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1

With infection, damage to nervous tissue may be the consequence of ____________________

 

  • direct injury of neurons or
  • glia by the infectious agent or
  • may occur indirectly through the elaboration of microbial toxins,
  • destructive effects of the inflammatory response,
  • or the result of immune-mediated mechanisms.

2

There are four principal routes by which infectious microbes enter the nervous
system. 

  1.  Hematogenous spread
  2. Direct implantation of microorganisms
  3. Local extension
  4.  peripheral nervous system

3

_____________ is the most common means of entry; infectious agents ordinarily
enter through the arterial circulation, but retrograde venous spread can occur through
anastomoses with veins of the face
.

Hematogenous spread

4

 Direct implantation of microorganisms is almost invariably
________________

traumatic or is associated with congenital malformations

(such as meningomyelocele).

5

  Local
extension can come from any of several adjacent structures ________________. 

(air sinuses, an infected tooth,
cranial or spinal osteomyelitis)

6

Transport along the peripheral nervous system occurs with
certain viruses, such as______________

 

 

Note :. General aspects of the pathology of
infectious agents are discussed in Chapter 8 ; here we focus on some of the distinctive forms of
CNS infections

 rabies and herpes zoster. 

7

ACUTE MENINGITIS
Meningitis refers to an i

  • Acute Pyogenic (Bacterial) Meningitis
  • Acute Aseptic (Viral) Meningitis

8

What is Meningitis ?

refers to an inflammatory process of the leptomeninges and CSF within the
subarachnoid space,

9

What is  while meningoencephalitis

It combines this with inflammation of the brain
parenchyma.

10

Meningitis is usually caused by an __________, but may also occur in response to a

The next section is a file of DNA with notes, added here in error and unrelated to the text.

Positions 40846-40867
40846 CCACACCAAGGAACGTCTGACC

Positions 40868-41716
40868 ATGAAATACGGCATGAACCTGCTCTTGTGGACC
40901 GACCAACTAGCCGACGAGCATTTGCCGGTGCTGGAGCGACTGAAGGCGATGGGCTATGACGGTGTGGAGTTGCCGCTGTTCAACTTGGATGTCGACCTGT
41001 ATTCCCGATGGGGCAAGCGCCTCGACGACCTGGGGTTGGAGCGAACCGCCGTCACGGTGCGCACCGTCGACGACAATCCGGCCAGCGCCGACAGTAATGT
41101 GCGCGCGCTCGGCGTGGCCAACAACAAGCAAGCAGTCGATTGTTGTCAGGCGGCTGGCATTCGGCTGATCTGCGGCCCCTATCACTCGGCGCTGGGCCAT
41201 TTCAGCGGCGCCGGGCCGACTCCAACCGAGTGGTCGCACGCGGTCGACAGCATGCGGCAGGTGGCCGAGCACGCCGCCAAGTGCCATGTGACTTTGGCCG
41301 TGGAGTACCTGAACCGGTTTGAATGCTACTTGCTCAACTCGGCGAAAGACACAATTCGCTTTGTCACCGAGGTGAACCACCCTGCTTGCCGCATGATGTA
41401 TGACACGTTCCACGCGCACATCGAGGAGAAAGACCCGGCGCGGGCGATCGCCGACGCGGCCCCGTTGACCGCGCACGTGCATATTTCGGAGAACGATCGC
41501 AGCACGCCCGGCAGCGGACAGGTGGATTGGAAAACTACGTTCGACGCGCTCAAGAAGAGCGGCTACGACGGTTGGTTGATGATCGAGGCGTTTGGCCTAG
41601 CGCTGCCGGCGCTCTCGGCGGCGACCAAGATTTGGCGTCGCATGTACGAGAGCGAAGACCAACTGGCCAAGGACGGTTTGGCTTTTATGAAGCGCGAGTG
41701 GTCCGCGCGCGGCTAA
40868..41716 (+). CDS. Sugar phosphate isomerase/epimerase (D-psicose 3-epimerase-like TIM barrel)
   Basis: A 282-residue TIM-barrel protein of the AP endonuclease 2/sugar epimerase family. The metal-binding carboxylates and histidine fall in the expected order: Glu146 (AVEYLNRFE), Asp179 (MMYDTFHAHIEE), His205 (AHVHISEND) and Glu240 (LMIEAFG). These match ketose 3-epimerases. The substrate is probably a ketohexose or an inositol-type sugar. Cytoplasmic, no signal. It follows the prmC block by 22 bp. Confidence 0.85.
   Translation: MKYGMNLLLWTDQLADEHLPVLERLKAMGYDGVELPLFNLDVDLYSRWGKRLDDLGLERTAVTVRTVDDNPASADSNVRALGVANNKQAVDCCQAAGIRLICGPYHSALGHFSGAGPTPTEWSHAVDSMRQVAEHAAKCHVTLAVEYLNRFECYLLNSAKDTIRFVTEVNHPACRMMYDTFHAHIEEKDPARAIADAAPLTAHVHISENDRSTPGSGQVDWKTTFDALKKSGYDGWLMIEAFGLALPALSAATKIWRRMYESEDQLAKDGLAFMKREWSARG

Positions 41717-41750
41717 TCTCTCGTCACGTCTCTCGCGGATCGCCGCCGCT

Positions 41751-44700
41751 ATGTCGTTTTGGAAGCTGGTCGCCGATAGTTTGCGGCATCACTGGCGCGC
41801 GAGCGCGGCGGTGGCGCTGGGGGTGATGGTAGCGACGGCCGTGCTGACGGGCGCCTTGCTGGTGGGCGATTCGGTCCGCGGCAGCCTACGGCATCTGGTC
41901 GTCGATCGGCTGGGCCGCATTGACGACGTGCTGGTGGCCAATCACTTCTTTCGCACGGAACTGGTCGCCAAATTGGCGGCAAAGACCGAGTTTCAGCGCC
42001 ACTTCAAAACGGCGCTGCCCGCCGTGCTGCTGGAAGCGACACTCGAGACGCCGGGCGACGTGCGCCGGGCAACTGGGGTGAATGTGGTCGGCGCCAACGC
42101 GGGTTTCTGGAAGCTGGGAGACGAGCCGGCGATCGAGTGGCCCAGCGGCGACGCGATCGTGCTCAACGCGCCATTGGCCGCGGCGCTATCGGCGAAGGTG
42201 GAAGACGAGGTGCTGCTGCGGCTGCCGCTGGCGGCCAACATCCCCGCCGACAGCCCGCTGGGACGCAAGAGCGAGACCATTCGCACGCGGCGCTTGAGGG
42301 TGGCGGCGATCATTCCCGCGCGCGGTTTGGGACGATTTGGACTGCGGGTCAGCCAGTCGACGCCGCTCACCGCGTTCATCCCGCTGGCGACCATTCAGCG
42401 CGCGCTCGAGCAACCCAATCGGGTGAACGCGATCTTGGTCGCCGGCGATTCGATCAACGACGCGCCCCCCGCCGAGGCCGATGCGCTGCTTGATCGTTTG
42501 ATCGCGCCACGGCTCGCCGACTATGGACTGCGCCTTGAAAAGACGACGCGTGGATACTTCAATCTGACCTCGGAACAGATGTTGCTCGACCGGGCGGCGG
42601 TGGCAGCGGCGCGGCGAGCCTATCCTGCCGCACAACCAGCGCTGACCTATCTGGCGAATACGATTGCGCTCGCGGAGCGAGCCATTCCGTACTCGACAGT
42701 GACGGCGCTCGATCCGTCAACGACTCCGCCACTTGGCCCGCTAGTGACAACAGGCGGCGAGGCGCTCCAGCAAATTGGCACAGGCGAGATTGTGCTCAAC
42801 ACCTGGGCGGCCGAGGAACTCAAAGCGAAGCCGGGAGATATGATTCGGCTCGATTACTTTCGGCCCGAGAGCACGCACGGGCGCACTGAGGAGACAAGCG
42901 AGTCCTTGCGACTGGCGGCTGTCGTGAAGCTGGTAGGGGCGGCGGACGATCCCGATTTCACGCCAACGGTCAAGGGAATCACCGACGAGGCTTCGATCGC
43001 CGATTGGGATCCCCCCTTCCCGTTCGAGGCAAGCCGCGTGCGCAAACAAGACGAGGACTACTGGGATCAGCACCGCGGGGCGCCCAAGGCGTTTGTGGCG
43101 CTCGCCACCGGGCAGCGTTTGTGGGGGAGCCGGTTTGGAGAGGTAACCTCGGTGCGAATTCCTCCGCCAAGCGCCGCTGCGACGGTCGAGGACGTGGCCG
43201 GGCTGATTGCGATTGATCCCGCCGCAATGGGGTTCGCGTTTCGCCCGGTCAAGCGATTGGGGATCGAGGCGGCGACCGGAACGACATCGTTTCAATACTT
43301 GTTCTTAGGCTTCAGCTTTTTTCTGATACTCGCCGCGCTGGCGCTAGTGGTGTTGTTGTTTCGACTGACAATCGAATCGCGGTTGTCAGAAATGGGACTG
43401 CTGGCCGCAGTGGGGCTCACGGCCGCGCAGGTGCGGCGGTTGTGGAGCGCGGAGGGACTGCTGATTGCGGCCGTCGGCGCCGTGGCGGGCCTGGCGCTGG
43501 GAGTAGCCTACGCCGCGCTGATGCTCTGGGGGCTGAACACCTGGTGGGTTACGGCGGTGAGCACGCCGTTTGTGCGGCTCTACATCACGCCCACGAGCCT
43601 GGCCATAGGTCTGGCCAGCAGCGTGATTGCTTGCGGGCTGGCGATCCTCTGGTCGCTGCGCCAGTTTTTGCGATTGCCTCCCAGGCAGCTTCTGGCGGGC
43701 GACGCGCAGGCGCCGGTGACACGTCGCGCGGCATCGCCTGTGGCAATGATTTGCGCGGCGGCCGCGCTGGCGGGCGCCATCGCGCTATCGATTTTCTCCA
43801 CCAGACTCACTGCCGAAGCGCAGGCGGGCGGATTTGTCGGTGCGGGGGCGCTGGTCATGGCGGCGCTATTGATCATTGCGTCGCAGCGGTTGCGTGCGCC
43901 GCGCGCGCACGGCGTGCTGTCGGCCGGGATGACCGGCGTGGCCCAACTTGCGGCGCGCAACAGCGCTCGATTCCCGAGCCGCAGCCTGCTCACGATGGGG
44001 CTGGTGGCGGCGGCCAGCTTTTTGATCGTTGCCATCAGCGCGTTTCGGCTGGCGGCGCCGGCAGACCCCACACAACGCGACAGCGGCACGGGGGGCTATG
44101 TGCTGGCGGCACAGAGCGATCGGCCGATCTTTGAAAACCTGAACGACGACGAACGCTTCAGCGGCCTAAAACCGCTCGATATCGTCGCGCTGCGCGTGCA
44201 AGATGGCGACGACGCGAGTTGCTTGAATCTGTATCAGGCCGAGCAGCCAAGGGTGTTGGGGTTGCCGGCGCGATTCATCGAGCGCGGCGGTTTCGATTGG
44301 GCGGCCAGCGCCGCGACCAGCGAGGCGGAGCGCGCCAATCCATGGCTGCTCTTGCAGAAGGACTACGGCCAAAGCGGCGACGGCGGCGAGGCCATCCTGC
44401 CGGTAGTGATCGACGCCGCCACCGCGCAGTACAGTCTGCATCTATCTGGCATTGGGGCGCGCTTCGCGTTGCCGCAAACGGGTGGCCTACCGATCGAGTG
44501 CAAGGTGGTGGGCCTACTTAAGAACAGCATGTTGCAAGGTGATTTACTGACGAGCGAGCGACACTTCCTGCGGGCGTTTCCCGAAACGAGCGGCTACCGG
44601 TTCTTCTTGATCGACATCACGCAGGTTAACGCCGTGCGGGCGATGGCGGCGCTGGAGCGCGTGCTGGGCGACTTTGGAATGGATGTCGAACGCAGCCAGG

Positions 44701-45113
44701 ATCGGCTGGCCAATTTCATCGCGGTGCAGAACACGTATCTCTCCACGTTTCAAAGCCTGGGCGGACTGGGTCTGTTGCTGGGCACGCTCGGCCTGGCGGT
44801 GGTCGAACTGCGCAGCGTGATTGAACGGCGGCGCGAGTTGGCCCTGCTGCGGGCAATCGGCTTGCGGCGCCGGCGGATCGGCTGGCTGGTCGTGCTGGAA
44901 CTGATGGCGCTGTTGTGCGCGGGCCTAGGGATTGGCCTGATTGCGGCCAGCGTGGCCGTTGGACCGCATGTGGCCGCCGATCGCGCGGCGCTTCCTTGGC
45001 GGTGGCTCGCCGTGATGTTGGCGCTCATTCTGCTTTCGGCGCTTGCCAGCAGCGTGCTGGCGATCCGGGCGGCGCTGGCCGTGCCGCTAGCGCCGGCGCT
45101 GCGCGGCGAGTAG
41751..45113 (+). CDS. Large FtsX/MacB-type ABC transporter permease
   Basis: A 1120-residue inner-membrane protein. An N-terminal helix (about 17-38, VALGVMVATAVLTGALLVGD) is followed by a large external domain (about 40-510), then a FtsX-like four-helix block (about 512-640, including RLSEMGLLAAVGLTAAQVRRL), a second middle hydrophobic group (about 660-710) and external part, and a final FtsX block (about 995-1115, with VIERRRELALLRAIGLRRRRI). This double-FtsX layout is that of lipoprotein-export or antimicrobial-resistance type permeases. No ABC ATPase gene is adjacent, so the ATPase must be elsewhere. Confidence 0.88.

nonbacterial irritant
introduced into the subarachnoid space (chemical meningitis).

infection

11

 Infectious
meningitis is broadly classified into: 

on the basis of the characteristics of inflammatory exudate on CSF examination and the clinical evolution of the illness.

  •  acute pyogenic (usually bacterial meningitis),
  • aseptic (usually acute viral meningitis),
  • and chronic (usually tuberculous, spirochetal, or cryptococcal)

12

The microorganisms that cause acute pyogenic meningitis vary with the age of the affected
individual
.

In neonates, they include__________ and _________

 

 Escherichia coli and the group B streptococci; 

13

The microorganisms that cause acute pyogenic meningitis vary with the age of the affected individual. In other
extreme of life, ____________ and __________ are more common.
 

Streptococcus pneumoniae and Listeria monocytogenes

14

Among adolescents and in young adults,_________- is the most common pathogen,
with clusters of cases causing frequent public health concerns. 

 Neisseria meningitidis

15

The introduction of immunization
against Haemophilus influenzae has markedly reduced the incidence of meningitis associated
with this organism in the developed world; the population that was previously at highest risk
(infants) now has a much lower overall risk of meningitis, with _____________ being the most
prevalent organism.

S. pneumoniae

16

Affected individuals typically show__________superimposed on clinical evidence
of meningeal irritation and neurologic impairment, including headache, photophobia, irritability,
clouding of consciousness, and neck stiffness.
 

 systemic signs of infection 

17

A spinal tap yields___________, under increased pressure, with as many as_______________, an